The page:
The rabbi stated that the eruv is a “civil right, as Governor [David] Paterson said a week ago,” in reference to the governor’s visit to the synagogue two weeks ago.

“For traditional Orthodox Jews, it’s not a custom or accommodation—it’s a matter of law,” Rabbi Schneier said. “We need permission from any public official who can open or close the streets.”

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I just think that if the Jewish are allowed to erect an eruv on public property year-round then the Christians should be allowed to erect Crosses and Mangers on PUBLIC PROPERTY year-round. And the Chinese to erect symbols (again on public property) during their Chinese new year, and so on and so on. Fair is fair. Whats wrong with that??
By Sam (252), Westhampton Beach on Aug 25, 08 1:30 PM
Unfortunately though, the Eruv actually runs on PRIVATE property. Telephone poles & power lines are owned & operated by Verizon & LIPA respectively. Last time I checked they were private companies & they have consented long ago. They don't have any anti semetic agenda thankfully.
By Michael A. (3), NYC on Aug 26, 08 10:14 AM
Here's what I don't get:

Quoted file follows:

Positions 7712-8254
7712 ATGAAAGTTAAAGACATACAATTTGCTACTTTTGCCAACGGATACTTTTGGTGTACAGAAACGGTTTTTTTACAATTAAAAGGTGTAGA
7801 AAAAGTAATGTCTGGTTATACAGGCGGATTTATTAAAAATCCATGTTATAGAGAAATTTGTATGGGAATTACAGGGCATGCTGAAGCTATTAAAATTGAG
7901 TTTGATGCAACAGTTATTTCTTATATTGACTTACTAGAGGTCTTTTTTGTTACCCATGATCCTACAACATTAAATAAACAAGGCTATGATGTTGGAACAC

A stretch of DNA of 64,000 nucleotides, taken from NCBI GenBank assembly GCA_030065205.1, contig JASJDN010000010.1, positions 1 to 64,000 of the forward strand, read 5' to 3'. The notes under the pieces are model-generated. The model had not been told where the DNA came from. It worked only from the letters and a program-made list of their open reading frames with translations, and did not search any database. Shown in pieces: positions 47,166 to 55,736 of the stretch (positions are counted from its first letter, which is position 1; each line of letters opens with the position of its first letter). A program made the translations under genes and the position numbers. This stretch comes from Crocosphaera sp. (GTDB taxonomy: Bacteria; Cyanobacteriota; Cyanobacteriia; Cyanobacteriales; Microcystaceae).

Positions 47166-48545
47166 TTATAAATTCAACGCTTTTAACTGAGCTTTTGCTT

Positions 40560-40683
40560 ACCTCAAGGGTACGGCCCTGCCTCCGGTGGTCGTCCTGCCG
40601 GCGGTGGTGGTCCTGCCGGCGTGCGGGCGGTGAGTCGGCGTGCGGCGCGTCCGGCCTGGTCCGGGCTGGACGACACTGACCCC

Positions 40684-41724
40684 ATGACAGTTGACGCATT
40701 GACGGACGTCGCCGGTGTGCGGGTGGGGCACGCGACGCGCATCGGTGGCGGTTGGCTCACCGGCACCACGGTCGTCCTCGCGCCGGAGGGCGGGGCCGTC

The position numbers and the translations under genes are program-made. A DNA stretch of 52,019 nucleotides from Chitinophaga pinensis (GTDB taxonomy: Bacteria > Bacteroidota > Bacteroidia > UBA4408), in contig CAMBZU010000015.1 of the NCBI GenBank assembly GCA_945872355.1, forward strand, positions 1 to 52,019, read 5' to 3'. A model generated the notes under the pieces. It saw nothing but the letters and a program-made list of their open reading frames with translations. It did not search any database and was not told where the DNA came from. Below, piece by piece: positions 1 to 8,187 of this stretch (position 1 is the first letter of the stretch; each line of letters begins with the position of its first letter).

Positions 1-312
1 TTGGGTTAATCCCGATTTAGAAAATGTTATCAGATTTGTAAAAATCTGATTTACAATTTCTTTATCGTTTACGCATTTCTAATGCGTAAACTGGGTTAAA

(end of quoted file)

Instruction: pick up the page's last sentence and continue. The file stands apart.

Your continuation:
An eruv permits people to get around the restrictions of their religion? Is that right?
It sounds like a loophole.
Or, like in the old days, a Catholic might get around the meatless Friday rule by chewing meat but not swallowing?
Why would a religious person be looking for ways to legitimize a loophole in his/her religious
rules?
Can someone please explain this to me?
Thanks.
By Maire (1), westhampton on Aug 28, 08 3:43 PM
Stop pandering to to Marc Schneier by copying the press release in which women can't push their prams! The Village of Westhampton Beach has NEVER inhibited anyone from the free exercise of their religious rights and if their religion does, they should petition that religion and not the Village of Westhampton Beach.Marc Schneier was NOT invited to speak to the congregation at St Marks... he lied... he was invited to speak at the coffee hour after services. He said in public he was invited to speak ...more
By Resident (42), Westhampton Beach on Aug 29, 08 10:03 PM